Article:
Tuesday Tip – The Exposure Triangle

The Exposure Triangle

exposure-triangle

Learn how to use Aperture, Shutter Speed and ISO and the relationships between them to get your photos looking their best.

When you adjust one of them, you would usually have to consider at least one of the others, to get the desired results.

Using Auto Mode takes care of these controls, but you pay the price of not getting your photos to look the way you wanted them, and often disappointing.

More to come…stay tuned!

A Red-shouldered Hawk At The Celery Bog — Dave Wegiel Photography

Trapped Under Ice This red-shouldered hawk really did not mind my presence very much. It flew in with me being very close, and then didn’t mind that I was watching it. When it dove down to try and catch a meal though it picked something under the ice. It was very interesting watching the hawk […]

via A Red-shouldered Hawk At The Celery Bog — Dave Wegiel Photography

Tuesday’s Photo Tip

Blurring the Background

              Shallow Focus Photography of Vanessa Atalanta Butterfly on White Flower

 

By using a wider aperture you can make your subject standout and look more professional.

Using a DLSR camera, I usually try for an aperture size around f/2.8 to f/5.6.  The aperture regulates the amount of light going into the camera and onto the film and affects the field of depth.  This will help blur unwanted backgrounds and make your subject stand pop.  You can even try experimenting with smaller apertures.

You can also blur the back using photoshop or some other photo editing programs, but doing it while taking the picture is obviously much easier.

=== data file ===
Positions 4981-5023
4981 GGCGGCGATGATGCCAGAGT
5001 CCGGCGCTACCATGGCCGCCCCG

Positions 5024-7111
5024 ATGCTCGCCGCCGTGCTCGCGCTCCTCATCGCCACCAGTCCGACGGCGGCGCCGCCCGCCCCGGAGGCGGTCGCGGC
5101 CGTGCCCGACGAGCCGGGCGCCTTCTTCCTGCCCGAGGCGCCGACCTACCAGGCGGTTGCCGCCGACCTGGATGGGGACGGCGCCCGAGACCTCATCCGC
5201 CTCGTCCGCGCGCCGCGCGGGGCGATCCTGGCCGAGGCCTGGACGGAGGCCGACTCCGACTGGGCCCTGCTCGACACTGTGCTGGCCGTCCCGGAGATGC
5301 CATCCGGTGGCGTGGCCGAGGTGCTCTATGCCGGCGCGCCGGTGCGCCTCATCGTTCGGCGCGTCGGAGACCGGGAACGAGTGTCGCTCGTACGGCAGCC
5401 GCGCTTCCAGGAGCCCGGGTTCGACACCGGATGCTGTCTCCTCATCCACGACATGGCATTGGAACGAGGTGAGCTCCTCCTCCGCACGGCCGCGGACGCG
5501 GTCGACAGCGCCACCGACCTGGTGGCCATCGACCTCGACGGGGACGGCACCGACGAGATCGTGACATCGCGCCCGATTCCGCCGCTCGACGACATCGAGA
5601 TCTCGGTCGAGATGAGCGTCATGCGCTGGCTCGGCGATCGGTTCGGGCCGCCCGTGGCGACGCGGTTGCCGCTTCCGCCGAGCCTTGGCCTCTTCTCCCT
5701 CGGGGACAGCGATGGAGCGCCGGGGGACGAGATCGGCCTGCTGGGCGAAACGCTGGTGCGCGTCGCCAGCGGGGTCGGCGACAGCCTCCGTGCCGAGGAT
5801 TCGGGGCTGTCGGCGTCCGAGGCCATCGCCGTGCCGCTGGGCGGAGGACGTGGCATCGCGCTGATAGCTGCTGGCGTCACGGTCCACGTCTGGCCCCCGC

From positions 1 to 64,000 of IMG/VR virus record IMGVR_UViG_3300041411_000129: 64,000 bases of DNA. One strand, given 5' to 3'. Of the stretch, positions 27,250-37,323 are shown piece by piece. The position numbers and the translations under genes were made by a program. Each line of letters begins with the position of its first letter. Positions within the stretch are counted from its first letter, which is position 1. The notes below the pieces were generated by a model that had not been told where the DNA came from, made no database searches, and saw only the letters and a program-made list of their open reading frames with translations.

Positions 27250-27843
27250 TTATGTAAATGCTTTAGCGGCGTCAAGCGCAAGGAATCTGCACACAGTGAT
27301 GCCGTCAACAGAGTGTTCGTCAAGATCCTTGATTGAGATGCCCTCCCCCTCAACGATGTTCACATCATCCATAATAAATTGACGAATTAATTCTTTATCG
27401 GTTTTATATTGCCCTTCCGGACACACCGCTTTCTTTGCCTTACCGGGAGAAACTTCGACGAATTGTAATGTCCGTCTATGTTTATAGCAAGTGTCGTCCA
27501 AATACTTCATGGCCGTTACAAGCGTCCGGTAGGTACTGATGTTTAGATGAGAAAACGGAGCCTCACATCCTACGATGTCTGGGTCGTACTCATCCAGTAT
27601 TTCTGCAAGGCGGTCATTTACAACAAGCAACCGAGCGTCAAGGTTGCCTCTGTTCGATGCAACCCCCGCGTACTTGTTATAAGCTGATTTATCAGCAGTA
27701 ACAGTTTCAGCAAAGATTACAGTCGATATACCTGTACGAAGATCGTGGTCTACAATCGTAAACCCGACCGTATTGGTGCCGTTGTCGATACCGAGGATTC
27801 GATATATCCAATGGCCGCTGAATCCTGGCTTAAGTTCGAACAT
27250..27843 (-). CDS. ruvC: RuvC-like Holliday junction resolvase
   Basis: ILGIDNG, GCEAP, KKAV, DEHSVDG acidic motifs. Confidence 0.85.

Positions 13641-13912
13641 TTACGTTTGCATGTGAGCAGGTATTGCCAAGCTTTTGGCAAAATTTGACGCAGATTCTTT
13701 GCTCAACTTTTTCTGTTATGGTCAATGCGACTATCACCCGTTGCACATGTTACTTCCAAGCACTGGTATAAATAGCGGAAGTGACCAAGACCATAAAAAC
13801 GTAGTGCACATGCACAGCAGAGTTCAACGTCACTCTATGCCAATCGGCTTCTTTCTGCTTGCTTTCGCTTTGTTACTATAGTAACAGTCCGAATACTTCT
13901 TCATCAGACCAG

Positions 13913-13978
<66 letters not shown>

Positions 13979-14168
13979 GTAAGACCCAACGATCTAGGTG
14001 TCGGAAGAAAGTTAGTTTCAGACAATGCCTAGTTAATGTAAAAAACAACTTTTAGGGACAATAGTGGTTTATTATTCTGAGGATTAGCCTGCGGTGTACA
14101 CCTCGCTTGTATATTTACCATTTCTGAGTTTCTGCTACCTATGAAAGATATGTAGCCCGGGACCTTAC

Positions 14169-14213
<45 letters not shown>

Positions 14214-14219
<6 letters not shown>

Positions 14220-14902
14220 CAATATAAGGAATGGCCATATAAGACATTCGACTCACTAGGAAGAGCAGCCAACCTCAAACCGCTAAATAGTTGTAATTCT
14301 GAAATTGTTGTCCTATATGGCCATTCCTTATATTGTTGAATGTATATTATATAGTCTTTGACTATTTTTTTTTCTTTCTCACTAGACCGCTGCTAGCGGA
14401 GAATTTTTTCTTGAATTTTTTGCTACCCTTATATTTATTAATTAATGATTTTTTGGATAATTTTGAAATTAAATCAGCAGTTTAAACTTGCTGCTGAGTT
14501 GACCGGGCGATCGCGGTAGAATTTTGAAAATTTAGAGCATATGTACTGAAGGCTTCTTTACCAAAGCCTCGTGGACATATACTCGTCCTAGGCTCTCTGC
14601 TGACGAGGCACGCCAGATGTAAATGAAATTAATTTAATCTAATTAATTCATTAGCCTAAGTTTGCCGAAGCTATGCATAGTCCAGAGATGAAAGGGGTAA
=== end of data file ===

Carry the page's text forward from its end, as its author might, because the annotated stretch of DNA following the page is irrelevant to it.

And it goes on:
Complete Course 

66 Hikes Along Route 66 – # 10

Petrified Forest National Park

Although a bit west of what is considered the tradition Midwest,Petrified Forest National Park is an American national park in Navajo and Apache counties in northeastern Arizona. Named for its large deposits of petrified wood, park covers about 230 square miles, encompassing semi-desert shrub steppe as well as highly eroded and colorful badlands.

The Petrified Forest is known for its fossils, especially fallen trees that lived in the Late Triassic Epoch.  The sediments containing the fossil logs are part of the widespread and colorful Chinle Formation, from which the Painted Desert gets its name.

The park’s seven maintained hiking trails, some paved, vary in length from less than 0.5 miles (0.8 km) to nearly 3 miles.  These named trails are Painted Desert Rim, Puerco Pueblo, Blue Mesa, Crystal Forest, Giant Logs, Long Logs, and Agate House.  Hikers and backpackers may also visit the park’s wilderness areas.

1000px-Shortgrass_pano_Petrified_Forest_NPPanorama of shortgrass prairie near Dry Wash in the southern section of the park.

Some of the larger animals roaming the grasslands include pronghorns, black-tailed jackrabbits (hares), Gunnison’s prairie dogs, coyotes, bobcats and foxes. Bobcats and bullsnakes hunt smaller animals, such as deer mice and white-tailed antelope squirrels in the park’s riparian zones.  More than 16 kinds of lizards and snakes live in various habitats in the park.

 

The once Historic Route 66, of the most famous roads in the United States that ran from Chicago, Illinois, through Missouri, Kansas, Oklahoma, Texas, New Mexico, and Arizona and ended  in Santa Monica in Los Angeles County, California, covered a total of 2,448 miles.  It has always been iconic for roadside stops….dinners…antiquing…and many historical sites.  Although it longer exists, you can still “get your kicks” on the path it took through the United States on other highways and roads.  In this series, I will highlight the many places you can stop to explore nature along this route….focusing on spots in the Midwest.  Looking for more stops….check out this guide.

And here are a few other great resources.

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